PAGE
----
Liam Neeson proves old dogs can learn new tricks
There are movies like The Artist in which every shot is an exquisitely composed tableau. And then there are movies like The Grey, where Liam Neeson (Unknown) bare-knuckle boxes a giant Alaskan timber wolf.
My job as a reviewer is convincing you that both sorts can be enjoyable and worth your hard-earned money.
Neeson plays Ottway, who has the manliest job since gladiators went out of style: He is a professional wolf killer. Before I get a letter from PETA, Ottway acts in defense of oil field workers, picking off the massive wolves as they attempt to attack.
Still, Ottway is a man haunted by thoughts of his wife and his hope to reunite with her. So he joins a group of workers on a plane headed back to civilization, armed with a sweet note to his beloved.
Big mistake. The plane and some of its passengers are ripped to pieces, with the rest falling to earth in the snowy middle of nowhere. Ottway soon wrangles the survivors, builds fires and searches the debris for useful items. Focused on combating the cold, the ragtag crew seems almost relieved. I mean, what else could happen to this group after they survived a plane crash?
Cue a wolf’s howl.
Ottway’s gun was lost in the crash, and now the men have only plane shrapnel and fire standing between them and 100-plus pounds of undomesticated dog.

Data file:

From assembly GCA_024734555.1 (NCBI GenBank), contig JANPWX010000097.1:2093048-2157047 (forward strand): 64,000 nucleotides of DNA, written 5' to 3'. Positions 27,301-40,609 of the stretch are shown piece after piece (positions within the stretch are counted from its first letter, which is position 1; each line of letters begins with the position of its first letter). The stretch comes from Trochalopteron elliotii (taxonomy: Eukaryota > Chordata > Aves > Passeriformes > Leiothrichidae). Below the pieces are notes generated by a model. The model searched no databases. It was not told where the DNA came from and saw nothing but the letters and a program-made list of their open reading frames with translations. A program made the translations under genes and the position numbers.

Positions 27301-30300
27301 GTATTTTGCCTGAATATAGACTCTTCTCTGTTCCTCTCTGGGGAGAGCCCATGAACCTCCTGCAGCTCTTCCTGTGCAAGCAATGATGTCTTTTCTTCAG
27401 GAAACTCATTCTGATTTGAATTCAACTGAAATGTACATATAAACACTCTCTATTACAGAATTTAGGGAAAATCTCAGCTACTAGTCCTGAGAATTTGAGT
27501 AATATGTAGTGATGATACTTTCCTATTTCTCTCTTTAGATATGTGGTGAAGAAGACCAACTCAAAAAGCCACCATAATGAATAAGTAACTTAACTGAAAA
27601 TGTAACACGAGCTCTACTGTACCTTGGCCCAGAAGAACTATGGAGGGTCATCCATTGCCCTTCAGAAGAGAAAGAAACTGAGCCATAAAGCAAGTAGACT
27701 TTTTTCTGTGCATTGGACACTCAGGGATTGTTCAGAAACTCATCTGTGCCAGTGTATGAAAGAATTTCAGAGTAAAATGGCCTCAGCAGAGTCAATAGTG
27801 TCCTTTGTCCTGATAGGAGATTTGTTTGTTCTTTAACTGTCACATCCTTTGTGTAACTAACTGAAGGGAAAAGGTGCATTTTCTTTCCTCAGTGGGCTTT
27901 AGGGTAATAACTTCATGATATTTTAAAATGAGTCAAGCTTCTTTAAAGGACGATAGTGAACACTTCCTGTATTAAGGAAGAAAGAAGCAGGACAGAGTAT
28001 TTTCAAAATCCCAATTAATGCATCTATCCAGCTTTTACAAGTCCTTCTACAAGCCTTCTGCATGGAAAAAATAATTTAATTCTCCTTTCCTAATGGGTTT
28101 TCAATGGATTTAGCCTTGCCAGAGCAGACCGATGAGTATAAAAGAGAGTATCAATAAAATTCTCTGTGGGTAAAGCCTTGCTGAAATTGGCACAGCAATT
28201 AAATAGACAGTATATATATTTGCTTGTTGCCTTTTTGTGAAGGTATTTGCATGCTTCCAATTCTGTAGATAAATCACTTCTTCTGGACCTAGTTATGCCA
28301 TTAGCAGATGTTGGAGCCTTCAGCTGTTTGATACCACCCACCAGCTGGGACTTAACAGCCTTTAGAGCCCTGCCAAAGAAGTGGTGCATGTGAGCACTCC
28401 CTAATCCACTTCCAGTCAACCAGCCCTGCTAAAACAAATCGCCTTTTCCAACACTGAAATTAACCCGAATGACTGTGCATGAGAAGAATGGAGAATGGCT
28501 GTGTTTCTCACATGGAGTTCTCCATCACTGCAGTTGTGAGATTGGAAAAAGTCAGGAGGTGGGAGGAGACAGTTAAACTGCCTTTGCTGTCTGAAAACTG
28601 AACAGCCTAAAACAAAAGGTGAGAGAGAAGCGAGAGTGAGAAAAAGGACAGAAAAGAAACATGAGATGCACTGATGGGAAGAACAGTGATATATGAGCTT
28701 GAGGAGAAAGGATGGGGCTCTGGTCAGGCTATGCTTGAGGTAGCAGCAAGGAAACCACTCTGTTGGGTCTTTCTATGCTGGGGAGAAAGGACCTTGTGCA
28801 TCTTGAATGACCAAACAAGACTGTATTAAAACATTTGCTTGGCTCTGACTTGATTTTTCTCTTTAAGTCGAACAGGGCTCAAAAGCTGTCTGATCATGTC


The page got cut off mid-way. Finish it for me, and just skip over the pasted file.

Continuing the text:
With hope and their numbers dwindling, the survivors seek guidance from the wolf killer.
What results is a thrilling chase across the Alaskan wilderness and a battle of man vs. wolf that shows the audience just how weak human bodies are without weapons and technology.
The only thing more impressive than the scenery is Neeson’s dramatic career revival at nearly 60. It’s amazing to think that Neeson, known mostly for his dramatic roles, is becoming the next Bruce Willis, who is his junior by three years.
This is Neeson’s show, and the movie respects that by making him the constant center of attention. His physical presence as a hulking bearded figure is striking, and his dramatic chops mean he can layer emotions into his character that Jason Statham couldn’t accomplish with even his fiercest scowl. Ottway is at once the most capable and the most lost of the crew. He’s terrified, but he’s the only person in the group with survival skills, so he has to lead.
Of course a Neeson-centric movie means that the other unlucky guys are fair game for the big bad wolf. This works only because the supporting cast is so likable in their short scenes. Dermot Mulroney and Dallas Roberts create relatable, sympathetic characters with their limited screen time. This ensemble is so effective you hope the wolves are getting full.
As for those toothsome enemies, director Joe Carnahan (The A-Team) uses the computer-generated beasts well. These hulking, snarling animals don’t care if the men have families. Or hopes. Or dreams. They just care that there are intruders in their territory. And intruders must be killed. The film is most effective at night, when all you can see is the glow of their eyes or a puff of breath from their howls.
The movie’s manly meditations on life, God and the meaning of it all can be a bit heavy-handed. Still, it’s nice to see an action vehicle that takes time to think instead of just blowing things up.
The Grey is a movie you’ll have fun discussing days afterward. What could the men have done better? What would you do when surrounded by wolves? Can Liam Neeson kick Chuck Norris’ butt? Just be sure you remember it’s all a movie, or you’ll end up giving your dogs the side-eye as you feed them, like this reviewer did.